"What is this life if full of care,
We have no time to stand and stare ...
No time to turn at Beauty's glance,
And watch her feet, how they can dance.
No time to wait till her mouth can
Enrich that smile her eyes began.
A poor life this if, full of care,
We have no time to stand and stare."--William Henry Davies
Don't you love these words? The poet possesses undeniable artistry with words; he also possesses insights into the human condition that cause us to not only read the words but to ponder upon them.
All of us are busy. All of us have a myriad of duties and chores to perform. All of us have limited time and energy and resources. But if, as Davies suggest, we have no time to "turn at Beauty's glance," then our time is ill spent.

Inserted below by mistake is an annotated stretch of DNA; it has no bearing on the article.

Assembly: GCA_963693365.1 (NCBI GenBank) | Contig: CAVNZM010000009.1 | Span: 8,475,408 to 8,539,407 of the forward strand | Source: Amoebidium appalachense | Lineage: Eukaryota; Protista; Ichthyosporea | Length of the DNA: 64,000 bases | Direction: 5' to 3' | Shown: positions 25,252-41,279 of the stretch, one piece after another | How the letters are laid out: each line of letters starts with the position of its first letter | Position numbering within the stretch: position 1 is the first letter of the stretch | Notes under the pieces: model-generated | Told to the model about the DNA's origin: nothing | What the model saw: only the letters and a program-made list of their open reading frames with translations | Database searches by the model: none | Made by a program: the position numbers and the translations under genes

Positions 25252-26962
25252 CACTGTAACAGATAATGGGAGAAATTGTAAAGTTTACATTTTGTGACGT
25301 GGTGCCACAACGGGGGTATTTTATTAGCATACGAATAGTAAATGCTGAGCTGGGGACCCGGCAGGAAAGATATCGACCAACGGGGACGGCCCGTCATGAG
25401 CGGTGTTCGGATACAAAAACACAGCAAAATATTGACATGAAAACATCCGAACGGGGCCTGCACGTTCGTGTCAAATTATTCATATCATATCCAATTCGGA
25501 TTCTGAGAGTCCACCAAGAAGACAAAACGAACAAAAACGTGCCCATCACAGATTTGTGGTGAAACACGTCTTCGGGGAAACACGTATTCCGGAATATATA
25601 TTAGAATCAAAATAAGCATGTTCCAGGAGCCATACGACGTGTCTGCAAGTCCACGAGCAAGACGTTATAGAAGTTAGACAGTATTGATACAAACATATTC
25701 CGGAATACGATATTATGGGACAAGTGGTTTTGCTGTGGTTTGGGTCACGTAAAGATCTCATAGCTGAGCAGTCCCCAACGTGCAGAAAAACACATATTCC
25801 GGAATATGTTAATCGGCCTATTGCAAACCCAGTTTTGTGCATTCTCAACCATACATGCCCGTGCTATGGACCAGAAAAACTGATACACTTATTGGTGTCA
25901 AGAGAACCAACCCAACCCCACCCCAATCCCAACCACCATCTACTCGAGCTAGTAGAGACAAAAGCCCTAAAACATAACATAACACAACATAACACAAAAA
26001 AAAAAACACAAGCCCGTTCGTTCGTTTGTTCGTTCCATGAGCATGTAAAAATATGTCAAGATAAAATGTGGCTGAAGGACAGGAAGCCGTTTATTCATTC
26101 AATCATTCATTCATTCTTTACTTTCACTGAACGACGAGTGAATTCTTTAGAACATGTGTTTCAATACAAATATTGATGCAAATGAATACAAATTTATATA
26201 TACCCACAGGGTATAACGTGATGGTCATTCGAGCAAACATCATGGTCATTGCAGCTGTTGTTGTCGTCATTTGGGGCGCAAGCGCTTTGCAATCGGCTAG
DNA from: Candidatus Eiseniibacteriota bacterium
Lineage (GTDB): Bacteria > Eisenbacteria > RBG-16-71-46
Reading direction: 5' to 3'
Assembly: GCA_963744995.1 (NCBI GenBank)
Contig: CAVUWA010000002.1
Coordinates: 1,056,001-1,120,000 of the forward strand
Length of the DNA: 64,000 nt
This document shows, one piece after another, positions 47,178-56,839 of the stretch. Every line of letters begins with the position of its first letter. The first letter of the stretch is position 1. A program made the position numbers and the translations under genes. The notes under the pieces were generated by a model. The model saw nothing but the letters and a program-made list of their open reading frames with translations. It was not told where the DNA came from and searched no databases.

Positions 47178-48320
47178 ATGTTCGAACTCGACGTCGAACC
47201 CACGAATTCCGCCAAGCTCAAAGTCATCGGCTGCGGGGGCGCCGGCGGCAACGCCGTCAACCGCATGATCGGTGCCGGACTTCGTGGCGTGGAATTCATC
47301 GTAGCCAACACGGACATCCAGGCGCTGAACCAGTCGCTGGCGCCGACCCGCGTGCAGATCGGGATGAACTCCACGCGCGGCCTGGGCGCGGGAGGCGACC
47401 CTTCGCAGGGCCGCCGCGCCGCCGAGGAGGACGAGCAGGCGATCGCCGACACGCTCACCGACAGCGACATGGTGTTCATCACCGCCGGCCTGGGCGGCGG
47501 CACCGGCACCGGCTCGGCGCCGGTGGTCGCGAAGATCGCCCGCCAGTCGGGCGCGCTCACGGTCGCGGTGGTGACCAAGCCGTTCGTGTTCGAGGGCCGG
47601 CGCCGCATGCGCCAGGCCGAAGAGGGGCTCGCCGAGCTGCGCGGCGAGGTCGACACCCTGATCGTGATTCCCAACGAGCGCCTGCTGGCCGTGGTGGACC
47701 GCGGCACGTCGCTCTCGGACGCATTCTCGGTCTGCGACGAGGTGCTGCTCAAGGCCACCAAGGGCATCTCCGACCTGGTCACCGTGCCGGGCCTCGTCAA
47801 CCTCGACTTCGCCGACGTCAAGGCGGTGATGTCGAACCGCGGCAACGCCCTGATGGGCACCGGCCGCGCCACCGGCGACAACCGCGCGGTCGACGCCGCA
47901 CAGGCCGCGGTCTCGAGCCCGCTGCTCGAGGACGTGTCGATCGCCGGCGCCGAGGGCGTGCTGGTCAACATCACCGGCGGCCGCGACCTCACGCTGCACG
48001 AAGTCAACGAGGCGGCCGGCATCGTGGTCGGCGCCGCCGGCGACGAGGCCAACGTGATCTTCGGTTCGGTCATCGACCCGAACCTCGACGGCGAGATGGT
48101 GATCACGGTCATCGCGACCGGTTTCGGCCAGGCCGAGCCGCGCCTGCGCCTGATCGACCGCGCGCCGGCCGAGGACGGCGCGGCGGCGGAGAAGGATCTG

I don't believe that the poet refers to the world's definition of beauty of even features and air-brushed perfection of super models and movie stars. Rather, I think he suggests we find beauty in the branches of a winter-bare tree, the valiant rays of sun striving to break through scuttling clouds, or the pristine stillness of a winter landscape. Beauty can be found all around us, if we but look.
This I know for sure: a life without beauty is a barren one indeed.